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Long-term archiving: digital photography’s Achilles’ heel

Electronic photographs don’t have the staying power of older photography styles. How can you make sure your digital photo archive will last?

By Clark E. Johnson, Jr. & Richard J. Solomon
Published: June 20, 2011
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This chart illustrates the estimated lifetimes of different media. Click to enlarge.
St-Maries-River-Railroad-lo
The St. Maries River Railroad in northern Idaho ceased running log trains like this one in 2009. How long will this digital image documenting their operation in October 2008 survive?
Photo by Scott Lothes
Any system of archiving that depends on the regular interaction of the archivist is doomed to failure. So is there a failsafe way to store images? Using traditional photographic methods there is, but will digital last as long as your Kodachrome slides and properly fixed negatives? With CDs, DVDs, high-density hard drives, and now the “Cloud,” why should you worry? (See adjacent chart to start worrying.)

All imaging media degrade and may disappear eventually, but some media disappear much faster than others; some within our lifetimes. Photographic and railroad technologies were invented and developed almost contemporaneously, and so we have a fairly comprehensive, well-preserved archive of railroad pictures dating back to almost the earliest railways, circa 1850. Pictures impressed on glass and metallic plates can still be viewed after a century and a half because their substrates and emulsions have deteriorated slowly. However, as photography has progressed from paper prints to today’s encoded digits, invisible to the naked eye, our expectations have diminished that digitized railroad images will still be readily available and viewable even a few decades from now.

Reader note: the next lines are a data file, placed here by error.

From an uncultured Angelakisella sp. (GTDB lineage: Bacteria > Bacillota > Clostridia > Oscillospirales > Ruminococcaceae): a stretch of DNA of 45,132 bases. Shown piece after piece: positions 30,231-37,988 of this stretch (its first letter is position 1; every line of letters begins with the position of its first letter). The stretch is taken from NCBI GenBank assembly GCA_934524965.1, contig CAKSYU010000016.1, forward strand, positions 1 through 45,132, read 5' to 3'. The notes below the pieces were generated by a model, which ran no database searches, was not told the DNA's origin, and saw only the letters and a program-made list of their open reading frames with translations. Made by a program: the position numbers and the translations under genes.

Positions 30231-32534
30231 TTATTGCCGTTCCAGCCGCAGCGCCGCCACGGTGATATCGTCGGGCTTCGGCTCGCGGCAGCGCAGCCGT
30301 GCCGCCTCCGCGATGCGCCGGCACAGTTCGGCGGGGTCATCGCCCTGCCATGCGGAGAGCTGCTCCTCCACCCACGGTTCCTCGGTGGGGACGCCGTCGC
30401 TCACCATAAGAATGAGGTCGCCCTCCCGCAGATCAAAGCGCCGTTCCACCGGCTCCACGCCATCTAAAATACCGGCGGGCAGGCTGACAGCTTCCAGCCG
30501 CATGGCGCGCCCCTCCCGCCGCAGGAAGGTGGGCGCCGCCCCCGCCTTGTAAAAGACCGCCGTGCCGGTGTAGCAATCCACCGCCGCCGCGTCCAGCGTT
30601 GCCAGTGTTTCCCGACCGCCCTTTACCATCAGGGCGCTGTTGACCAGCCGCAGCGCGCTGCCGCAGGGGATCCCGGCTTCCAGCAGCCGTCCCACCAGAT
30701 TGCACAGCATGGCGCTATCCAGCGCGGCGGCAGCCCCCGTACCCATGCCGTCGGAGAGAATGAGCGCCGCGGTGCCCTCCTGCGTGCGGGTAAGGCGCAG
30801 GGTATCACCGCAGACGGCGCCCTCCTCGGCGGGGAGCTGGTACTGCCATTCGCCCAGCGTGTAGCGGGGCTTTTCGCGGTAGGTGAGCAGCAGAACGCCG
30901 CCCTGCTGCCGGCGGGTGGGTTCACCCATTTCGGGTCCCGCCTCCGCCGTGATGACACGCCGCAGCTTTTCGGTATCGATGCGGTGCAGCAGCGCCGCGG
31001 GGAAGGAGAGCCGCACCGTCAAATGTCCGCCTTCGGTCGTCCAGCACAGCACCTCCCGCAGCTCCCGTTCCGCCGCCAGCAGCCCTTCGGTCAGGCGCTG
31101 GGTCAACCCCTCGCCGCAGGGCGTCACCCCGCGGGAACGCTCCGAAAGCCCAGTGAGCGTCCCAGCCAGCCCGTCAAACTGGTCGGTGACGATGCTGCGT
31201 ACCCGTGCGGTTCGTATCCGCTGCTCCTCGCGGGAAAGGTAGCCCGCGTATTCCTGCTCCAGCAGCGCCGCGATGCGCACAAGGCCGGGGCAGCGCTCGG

The U.S. National Institute of Standards and Technology has studied recordable CDs and higher-density DVDs of the kind you record in your home computer. While mass-produced commercial disks encode data by creating dimples in the metal foil encased in a plastic package, your home variety encodes data via a photosensitive dye layered on aluminum foil. It may be digital, but it’s still a photographic medium.

The institute found a wide variance among disks, noting, "There was no guarantee that the media would last more than 10 years, … however, some failed within five years."
tioga-philadelphia-columbia
This daguerreotype of Philadelphia & Columbia Railroad’s 1848-built Tioga remains a clear record of railroad in its earliest iterations.
Photo by Center for Railroad Photography & Art
The reasons: The disk’s polycarbonate substrate may last forever, but its thin aluminum layer can oxidize or become lunch for microbes and its dyes will fade, especially if exposed to ultraviolet light. Higher-priced “gold” disks won’t oxidize, but advertised century-long lifespan doesn’t solve dye and mechanical issues. As for DVDs, the jury is still out. These disks’ higher densities will amplify any issues that occur with CDs.

Handling disks produces micro-fractures (you do use hard “jewel” cases to prevent bending, right?). While the data are somewhat redundant, with enough micro-fractures, content can become unrecoverable.

However, there is a more critical archiving issue for any “active” media (stuff that uses electronics or mechanics to be read) compared to “passive” media (things a human can see without electronic help). Electronic media depend wholly on plugs and sockets, and inscrutable computer programs and encoding algorithms. Standards change faster than diesel locomotive models, and there is no assurance that decades from now the multiplicity of often proprietary digital codes will be readily decipherable at reasonable costs, or at any cost.

Such planned obsolescence does not bode well when your great-great grandchild railfan opens your box of CDs or hard disks (or worse, a bunch of teensy camera chips) and has no clue as to what is on them, or what to plug them into. Videotapes made only a half-century ago cannot be read today by any working machine on the planet, and some early digital media can only be read by the machine that produced them (you keep all your peripherals in working order, no?). Compare that to 35mm motion picture film, which has not changed substantially in format in over a century, and can be at least scanned by the human eye. That is, if the film itself hasn’t completely disintegrated due to bad storage practices.